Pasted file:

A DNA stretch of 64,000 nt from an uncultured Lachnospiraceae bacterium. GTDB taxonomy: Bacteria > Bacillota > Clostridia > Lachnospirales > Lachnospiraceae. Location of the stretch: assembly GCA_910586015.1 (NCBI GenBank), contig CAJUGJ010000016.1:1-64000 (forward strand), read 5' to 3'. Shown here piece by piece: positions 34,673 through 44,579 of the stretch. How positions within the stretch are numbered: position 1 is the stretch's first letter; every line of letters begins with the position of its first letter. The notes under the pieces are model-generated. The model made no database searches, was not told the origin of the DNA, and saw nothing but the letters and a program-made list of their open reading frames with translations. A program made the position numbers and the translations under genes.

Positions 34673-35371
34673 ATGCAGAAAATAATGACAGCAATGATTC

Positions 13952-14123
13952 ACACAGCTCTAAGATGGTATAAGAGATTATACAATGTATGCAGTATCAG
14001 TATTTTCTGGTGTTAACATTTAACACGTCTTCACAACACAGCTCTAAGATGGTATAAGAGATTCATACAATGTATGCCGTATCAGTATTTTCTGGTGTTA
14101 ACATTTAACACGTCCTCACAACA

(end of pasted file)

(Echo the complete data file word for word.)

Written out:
A DNA stretch of 64,000 nt from an uncultured Lachnospiraceae bacterium. GTDB taxonomy: Bacteria > Bacillota > Clostridia > Lachnospirales > Lachnospiraceae. Location of the stretch: assembly GCA_910586015.1 (NCBI GenBank), contig CAJUGJ010000016.1:1-64000 (forward strand), read 5' to 3'. Shown here piece by piece: positions 34,673 through 44,579 of the stretch. How positions within the stretch are numbered: position 1 is the stretch's first letter; every line of letters begins with the position of its first letter. The notes under the pieces are model-generated. The model made no database searches, was not told the origin of the DNA, and saw nothing but the letters and a program-made list of their open reading frames with translations. A program made the position numbers and the translations under genes.

Positions 34673-35371
34673 ATGCAGAAAATAATGACAGCAATGATTC

Positions 13952-14123
13952 ACACAGCTCTAAGATGGTATAAGAGATTATACAATGTATGCAGTATCAG
14001 TATTTTCTGGTGTTAACATTTAACACGTCTTCACAACACAGCTCTAAGATGGTATAAGAGATTCATACAATGTATGCCGTATCAGTATTTTCTGGTGTTA
14101 ACATTTAACACGTCCTCACAACA